The month of June is also National Indigenous History Month, a month meant to honour the rich history, heritage, resilience and diversity of Indigenous communities.
National Indigenous Peoples Day is Tuesday, June 21. That date, the first day of summer, has been chosen as a day for all Canadians to recognize and celebrate the many achievements, distinct cultures and unique traditions of the First Nations, Inuit and Métis peoples in Canada.
As we continue to learn about, celebrate and start an allyship journey with Indigenous peoples and communities throughout Canada, we need to share this understanding with others.
In the spirit of National Indigenous History Month, here are some valuable resources to learn about and celebrate Indigenous culture and to commit to being an ally for Indigenous Peoples.
Know whose land you are on. If you are non-Indigenous, you are occupying land that is being colonized. You are a settler. To have a greater understanding of the land’s original caregivers and history, visit Whose Land, an educational a tool and interactive map. It is useful for understanding Indigenous treaties and communities across Canada. The Canadian Association of University Teachers also has a Guide to Acknowledging First Peoples and Traditional Territory.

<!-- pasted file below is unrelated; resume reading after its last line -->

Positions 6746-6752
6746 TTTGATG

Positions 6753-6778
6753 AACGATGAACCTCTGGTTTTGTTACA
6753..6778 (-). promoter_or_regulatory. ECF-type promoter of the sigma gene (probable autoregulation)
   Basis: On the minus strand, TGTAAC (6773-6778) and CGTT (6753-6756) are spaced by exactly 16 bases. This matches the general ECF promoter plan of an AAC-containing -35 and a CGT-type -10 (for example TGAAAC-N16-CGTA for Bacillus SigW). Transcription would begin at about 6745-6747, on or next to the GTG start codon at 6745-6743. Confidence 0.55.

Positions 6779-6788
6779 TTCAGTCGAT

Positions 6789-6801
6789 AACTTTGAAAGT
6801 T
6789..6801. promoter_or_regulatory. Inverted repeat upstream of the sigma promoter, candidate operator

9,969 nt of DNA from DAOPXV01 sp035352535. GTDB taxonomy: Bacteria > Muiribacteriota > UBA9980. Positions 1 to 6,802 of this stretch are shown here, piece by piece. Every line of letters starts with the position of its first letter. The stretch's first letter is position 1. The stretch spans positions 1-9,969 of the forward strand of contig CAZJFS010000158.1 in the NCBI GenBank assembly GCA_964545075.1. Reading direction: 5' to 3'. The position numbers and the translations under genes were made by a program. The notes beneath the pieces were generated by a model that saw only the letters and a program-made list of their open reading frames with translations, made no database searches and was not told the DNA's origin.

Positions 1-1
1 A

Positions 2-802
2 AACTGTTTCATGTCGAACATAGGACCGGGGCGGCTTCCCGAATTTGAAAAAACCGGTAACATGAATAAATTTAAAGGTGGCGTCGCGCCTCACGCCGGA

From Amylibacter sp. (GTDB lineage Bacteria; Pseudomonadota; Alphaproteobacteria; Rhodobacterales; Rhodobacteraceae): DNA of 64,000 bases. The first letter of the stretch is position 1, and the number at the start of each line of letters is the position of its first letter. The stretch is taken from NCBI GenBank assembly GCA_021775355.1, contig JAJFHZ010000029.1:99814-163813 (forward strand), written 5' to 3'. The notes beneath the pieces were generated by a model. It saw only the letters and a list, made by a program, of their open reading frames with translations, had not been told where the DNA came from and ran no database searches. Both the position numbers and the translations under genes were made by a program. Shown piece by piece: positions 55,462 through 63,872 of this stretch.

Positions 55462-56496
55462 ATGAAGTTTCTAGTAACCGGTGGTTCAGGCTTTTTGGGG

Be culturally sensitive. This is past and present trauma. It’s important to be sensitive when posting, sharing or discussing content that could be triggering and upsetting to people.
Celebrate Indigenous People in Canada with this learning and activity guide.
Learn some Indigenous recipes. Make delicious Bannock (fried bread) to share with loved ones.
Know the protocol. Take time to understand the protocols before going to powwows or a ceremony, through research or by asking a volunteer or worker once you’ve arrived. Read A Guide to Taking Your Family To A Powwow for The First Time.
Understand and practice what allyship to Indigenous people. An outline of allyship and responsibilities by an Anishinaabe-kew scholar can be found in the Ally Bill of Responsibilities.
Support Indigenous businesses and services. There are many Indigenous businesses and services that would benefit from non-Indigenous customers, and shopping with them can be a great way to support Indigenous people. Visit the Canadian Council for Aboriginal Businesses to find an Indigenous business near you.
Connect with your local friendship centre. Relationship building with your local friendship centre can support your allyship journey, build knowledge of nearby Indigenous communities and support reconciliation.
Read the Truth and Reconciliation Commission of Canada: Call to Action Report. The TRC was a part of the Indian Residential Schools Settlement Agreement and had a mandate to document and prepare a comprehensive historical record on the policies and operations of the schools and produce a report that includes recommendations to the Government of Canada.